DOVER — Legislation filed Thursday would prevent insurance companies from raising car insurance rates for drivers based on age, income, marital status or credit rating.
“I heard time and time and time again from our older drivers, who indicated that insurance companies are simply raising the rates because they’ve gotten older, not because of claims history, not because of accidents, not because of tickets,” Insurance Commissioner Trinidad Navarro, who was elected in November, said in a news conference.
The bill, sponsored by Rep. Trey Paradee, D-Cheswold, is designed to control costs for many Delawareans and encourage more people to get insured. According to the National Association of Insurance Commissioners, Delaware had the seventh-highest rate in the country in 2014, with an average cost of $1,125.74.
Rates are generally highest for teenage and elderly drivers, categories that are more prone to accidents than most age groups.
“This bill is really an anti-discrimination bill,” Rep. Paradee said.
Although the bill would no longer allow companies to base rates off age, they would still be allowed to use driving experience as a factor.
Similar laws exist in about a half-dozen states, including California, whose law is the model for the bill, Mr. Navarro and Rep. Paradee said.
Two bills introduced Thursday would make changes to the state’s drug laws, reducing the number of aggravating factors and eliminating what supporters call inconsistencies.
The proposals, which have bipartisan support, would remove proximity to parks and religious centers as an aggravating factor.
“The drug laws, as currently written, effectively create a more serious offense of ‘committing a drug crime in the city of Wilmington,’” Senate Majority Leader Margaret Rose Henry, D-Wilmington, said in a statement.
“This has a disproportionate impact on low-income and minority residents of the city. The passage of this law will eliminate that racial and economic disparity.”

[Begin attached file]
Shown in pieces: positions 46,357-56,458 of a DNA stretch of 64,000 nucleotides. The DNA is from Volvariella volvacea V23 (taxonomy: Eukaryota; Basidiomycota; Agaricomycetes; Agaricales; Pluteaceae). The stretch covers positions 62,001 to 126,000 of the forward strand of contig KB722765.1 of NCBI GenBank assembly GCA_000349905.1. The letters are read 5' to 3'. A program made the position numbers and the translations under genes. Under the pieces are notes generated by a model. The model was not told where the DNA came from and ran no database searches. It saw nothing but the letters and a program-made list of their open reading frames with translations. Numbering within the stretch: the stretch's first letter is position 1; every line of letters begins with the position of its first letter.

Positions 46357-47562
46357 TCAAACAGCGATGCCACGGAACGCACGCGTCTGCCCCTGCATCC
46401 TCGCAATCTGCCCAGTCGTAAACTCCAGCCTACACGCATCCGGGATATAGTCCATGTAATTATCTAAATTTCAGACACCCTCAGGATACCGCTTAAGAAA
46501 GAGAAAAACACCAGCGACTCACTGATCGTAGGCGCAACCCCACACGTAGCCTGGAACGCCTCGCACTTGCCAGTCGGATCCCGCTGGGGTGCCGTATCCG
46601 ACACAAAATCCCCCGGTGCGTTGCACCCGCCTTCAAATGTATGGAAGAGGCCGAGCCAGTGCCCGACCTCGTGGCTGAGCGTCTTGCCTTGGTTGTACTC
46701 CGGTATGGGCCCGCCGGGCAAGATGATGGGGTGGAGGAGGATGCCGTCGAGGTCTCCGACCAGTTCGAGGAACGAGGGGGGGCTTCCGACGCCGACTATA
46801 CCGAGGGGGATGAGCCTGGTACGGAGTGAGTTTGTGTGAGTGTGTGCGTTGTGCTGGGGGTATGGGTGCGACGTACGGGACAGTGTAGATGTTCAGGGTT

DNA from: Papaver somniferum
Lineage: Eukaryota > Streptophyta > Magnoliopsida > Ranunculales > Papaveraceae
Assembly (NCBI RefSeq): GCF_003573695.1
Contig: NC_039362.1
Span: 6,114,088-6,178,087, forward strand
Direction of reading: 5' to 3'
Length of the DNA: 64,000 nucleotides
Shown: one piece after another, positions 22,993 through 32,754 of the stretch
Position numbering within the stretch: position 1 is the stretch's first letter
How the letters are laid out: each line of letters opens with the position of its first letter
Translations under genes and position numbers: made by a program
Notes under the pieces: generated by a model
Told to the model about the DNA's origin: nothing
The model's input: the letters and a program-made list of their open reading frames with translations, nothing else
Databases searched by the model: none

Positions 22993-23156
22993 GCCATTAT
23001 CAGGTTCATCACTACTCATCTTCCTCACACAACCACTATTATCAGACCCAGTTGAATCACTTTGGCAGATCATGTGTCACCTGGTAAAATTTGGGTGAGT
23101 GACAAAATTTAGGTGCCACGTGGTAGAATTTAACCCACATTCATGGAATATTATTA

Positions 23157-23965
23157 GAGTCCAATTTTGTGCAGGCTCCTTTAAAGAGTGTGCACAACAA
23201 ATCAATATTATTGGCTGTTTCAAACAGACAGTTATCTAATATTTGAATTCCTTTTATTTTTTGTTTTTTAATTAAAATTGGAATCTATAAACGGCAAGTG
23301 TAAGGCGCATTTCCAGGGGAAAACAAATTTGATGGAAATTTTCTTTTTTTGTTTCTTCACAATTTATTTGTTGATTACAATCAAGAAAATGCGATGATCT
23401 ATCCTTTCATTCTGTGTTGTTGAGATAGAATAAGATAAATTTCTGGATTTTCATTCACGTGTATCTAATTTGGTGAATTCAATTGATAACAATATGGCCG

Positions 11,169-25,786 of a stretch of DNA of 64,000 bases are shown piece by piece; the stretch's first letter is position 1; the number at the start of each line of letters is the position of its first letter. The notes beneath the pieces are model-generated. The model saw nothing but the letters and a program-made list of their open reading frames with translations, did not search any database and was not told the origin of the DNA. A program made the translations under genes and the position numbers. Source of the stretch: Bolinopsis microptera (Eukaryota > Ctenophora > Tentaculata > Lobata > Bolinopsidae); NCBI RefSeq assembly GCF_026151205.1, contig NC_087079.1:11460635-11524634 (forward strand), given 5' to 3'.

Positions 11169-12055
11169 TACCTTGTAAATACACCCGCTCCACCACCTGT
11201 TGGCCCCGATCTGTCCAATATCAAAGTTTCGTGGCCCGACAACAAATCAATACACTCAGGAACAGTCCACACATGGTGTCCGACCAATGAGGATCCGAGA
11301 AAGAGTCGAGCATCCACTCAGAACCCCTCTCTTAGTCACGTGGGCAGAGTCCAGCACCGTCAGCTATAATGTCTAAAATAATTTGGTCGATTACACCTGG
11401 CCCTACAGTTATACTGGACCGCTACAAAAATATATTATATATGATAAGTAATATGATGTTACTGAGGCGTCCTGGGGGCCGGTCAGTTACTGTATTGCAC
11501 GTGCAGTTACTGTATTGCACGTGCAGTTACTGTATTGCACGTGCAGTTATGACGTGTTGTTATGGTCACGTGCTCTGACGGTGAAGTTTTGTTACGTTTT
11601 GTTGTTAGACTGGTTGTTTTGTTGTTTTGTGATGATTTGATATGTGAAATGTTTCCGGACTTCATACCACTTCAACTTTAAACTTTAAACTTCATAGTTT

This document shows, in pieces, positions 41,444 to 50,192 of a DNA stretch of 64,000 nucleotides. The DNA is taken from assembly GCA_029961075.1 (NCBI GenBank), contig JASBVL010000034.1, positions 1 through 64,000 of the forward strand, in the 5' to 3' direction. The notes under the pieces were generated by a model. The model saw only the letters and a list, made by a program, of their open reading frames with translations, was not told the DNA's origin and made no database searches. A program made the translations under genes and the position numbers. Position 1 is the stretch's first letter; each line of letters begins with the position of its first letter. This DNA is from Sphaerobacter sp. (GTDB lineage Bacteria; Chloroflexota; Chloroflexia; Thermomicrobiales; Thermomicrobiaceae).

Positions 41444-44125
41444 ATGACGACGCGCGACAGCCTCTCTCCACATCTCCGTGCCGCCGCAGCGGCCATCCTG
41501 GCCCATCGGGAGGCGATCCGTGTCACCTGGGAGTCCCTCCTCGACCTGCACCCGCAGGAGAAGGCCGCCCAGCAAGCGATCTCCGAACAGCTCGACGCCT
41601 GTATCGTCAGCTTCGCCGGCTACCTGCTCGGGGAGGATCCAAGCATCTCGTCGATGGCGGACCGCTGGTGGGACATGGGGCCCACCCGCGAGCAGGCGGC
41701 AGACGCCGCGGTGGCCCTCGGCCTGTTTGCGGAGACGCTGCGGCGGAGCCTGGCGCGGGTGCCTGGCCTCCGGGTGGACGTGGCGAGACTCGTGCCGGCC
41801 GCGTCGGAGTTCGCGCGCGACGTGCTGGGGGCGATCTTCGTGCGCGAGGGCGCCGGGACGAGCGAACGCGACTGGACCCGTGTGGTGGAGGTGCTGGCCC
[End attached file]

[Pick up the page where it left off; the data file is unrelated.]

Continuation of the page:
Another provision would create new mandatory minimums for repeat drug offenders.
“Prosecutors and law enforcement officers have been saying for some time that a more straightforward, coherent criminal drug code was needed in order to ensure fair and proportional sentences,”
Attorney General Matt Denn said in a statement. “We are grateful for the advice and participation of the law enforcement community in crafting these changes.”
Fantasy sports betting
On Wednesday, the House Gaming & Parimutuels Committee convened for an overview of the possibility of regulating daily fantasy sports.
Daily fantasy, a form of fantasy sports that allows individuals to bet on athletes’ performances on a day-to-day rather than seasonal basis, has come under fire in recent years.
The Department of Justice said last year daily fantasy is not allowed under Delaware law, and as a result, fantasy powerhouse DraftKings stopped operating in the state in July.
Legislation that would have legalized and regulated daily fantasy betting failed to pass last year, but advocates remain hopeful for change.
Rep. Charles Potter, D-Wilmington, who sponsored the 2016 bill, said he is drafting another measure.
“We’re really looking forward to coming back into the state,” DraftKings’ Assistant Director of Government Affairs Sarah Koch said. “We implement a high standard of consumer protection and we’d love to see that enacted into law.”
While opponents have alleged that fantasy sports are reliant on chance, which would make it illegal, Ms. Koch said Wednesday it is “very much a contest of skill.”
According to her, eight states have legalized daily fantasy within the past year.
Reach staff writer Matt Bittle at email@example.com